Feed the birds

You need a guide to keep track of the local visitors.

We’re nearing the end of apple picking season and there’s not much left on the trees. We have two apple trees in our front yard. It took some research to learn they are king pippins. We have the trees trimmed and looked after every year by Arborist Archer LLC; he also grooms the area around their trunks and does a little fertilizing. The result of his efforts is we have amazingly abundant trees. No exaggeration, we ate or gave away well over 200 apples this year — some of it going to the local food bank — and the trees are still not bare.

The birds are working on that.

I work from home and my desk faces the front windows, giving me a view of the yard, if not the porch. I realize this column is called, “View from the Porch,” but the porch is off the kitchen, not the living room, which is where I work. The yard is fenced in and there is a gate, which I like because it is a busy street and the fence creates a bit of a barrier. That hasn’t stopped passersby from grabbing an apple or so off the trees since some of the limbs dangle over the fence.

I don’t mind at all people taking an apple or two or even three at a time.

But a few folks have shown themselves to be just plain greedy.

The birds, to return to the birds, are greedy. In fact, they’re voracious.

I watch them for hours at a time in the afternoon, pecking away at the fruit.

This time of year, the apples remaining on the trees are super sweet. They are at their peak for sugar content.

I’m not much of an ornithologist. I only recently learned to differentiate between a tern and a gull and am easily baffled by the different varieties of gulls common to this region. My husband gifted me with a copy of “Birds of the Pacific Northwest,” the Falcon Pocket Guide edition, and it’s been quite helpful identifying the different birds.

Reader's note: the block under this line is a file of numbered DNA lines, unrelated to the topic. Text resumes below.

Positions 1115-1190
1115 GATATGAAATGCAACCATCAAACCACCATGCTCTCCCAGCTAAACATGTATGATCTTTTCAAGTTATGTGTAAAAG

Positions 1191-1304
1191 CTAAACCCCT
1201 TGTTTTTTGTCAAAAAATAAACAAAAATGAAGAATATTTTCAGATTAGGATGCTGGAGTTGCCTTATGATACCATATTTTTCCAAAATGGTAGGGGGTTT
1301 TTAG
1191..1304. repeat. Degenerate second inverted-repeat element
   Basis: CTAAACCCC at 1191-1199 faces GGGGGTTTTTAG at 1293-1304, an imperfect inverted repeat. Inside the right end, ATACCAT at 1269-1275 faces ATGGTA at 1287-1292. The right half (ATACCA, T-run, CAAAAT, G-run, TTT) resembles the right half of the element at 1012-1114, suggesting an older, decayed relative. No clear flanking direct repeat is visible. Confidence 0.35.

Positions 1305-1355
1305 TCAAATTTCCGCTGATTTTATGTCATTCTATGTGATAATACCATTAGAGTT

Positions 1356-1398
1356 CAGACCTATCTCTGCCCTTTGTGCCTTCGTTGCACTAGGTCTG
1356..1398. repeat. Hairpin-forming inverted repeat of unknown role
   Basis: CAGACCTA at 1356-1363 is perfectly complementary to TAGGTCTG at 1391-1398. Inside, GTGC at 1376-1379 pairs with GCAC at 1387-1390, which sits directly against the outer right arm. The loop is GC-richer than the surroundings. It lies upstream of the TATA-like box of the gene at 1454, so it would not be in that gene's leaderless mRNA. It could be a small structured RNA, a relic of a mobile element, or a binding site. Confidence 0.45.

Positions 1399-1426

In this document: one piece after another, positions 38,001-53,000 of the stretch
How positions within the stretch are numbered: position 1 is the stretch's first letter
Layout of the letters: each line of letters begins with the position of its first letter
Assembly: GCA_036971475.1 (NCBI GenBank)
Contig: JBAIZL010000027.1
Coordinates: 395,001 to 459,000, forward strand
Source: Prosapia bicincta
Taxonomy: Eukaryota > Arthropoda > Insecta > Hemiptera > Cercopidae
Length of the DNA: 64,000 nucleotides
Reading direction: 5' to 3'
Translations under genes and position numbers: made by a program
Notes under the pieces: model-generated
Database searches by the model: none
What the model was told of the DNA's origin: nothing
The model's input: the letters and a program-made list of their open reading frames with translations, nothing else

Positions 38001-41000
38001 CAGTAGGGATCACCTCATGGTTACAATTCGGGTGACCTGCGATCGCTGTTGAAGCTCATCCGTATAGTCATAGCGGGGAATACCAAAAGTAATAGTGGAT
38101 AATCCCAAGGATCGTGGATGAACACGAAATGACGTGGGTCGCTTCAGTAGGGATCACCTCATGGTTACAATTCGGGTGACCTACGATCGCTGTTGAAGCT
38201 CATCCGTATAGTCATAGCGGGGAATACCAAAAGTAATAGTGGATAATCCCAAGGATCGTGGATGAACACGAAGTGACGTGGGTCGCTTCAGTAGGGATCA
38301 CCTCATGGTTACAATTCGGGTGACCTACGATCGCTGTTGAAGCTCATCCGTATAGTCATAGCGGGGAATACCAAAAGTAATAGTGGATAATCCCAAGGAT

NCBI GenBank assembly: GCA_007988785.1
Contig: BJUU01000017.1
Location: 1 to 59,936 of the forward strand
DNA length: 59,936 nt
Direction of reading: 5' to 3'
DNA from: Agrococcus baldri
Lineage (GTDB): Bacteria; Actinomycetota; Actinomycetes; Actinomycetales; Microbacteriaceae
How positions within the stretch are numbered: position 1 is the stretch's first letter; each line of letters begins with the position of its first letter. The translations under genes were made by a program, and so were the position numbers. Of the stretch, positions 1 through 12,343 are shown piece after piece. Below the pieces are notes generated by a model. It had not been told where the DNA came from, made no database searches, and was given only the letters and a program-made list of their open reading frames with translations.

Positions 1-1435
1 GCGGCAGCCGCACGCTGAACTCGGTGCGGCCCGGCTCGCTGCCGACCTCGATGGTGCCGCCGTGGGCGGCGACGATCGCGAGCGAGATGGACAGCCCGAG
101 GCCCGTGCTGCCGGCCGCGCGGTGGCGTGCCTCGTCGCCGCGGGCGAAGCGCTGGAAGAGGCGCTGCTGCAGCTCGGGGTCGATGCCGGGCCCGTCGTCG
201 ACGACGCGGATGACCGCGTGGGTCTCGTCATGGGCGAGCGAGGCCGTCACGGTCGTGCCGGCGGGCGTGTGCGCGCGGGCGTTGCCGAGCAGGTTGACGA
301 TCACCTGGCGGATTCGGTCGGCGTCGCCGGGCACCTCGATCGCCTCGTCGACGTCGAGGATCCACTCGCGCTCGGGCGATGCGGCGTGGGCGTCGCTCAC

Attracted to the trees and shrubs (in summer we have blueberries) I’ve seen hummingbirds, woodpeckers, mourning doves, and the occasional sapsucker. We’ve been visited by jays, and there are lots of crows. I get excited when I see a tiny chickadee because the crows scare most of the smaller birds off.

The bird that has come to dominate my front yard, however, is the European starling, also known as Sturnus vulgaris. And they are vulgar, these birds, as they are very pushy. The dozen or so who have taken up residence in our mini-orchard have clearly communicated to all the other birds that when it comes to the apples, they’re the bosses.

It’s fascinating to observe how they all swoop in at once. They converge on the trees and peck away with machine precision for two to three minutes before something alarms them and they all fly off. They’re methodical, returning to apples still on the tree whose thick skins they’ve already penetrated, working away at whatever hole they’ve made until the apple is demolished.

They’re nothing if not industrious.

Starlings are strong and fast; they can reach speeds up to 48 mph. Scientists say they can taste salt, sugar, citric acids, and tannins found in grapes and acorns.They know the difference between table sugar and other kinds of sugar, which is important since they can’t digest sucrose. I’ve read starlings are outstanding vocal mimics who can imitate the calls of up to twenty other species of birds.

So far they haven’t learned to imitate the saxophone, a sound frequently heard around our house.

I’ll miss the birds in a few weeks when the apples are all gone.

Meanwhile as an excuse not to work, they’ve been quite diverting. Certainly an improvement on checking my email every 15 minutes or going on Facebook.

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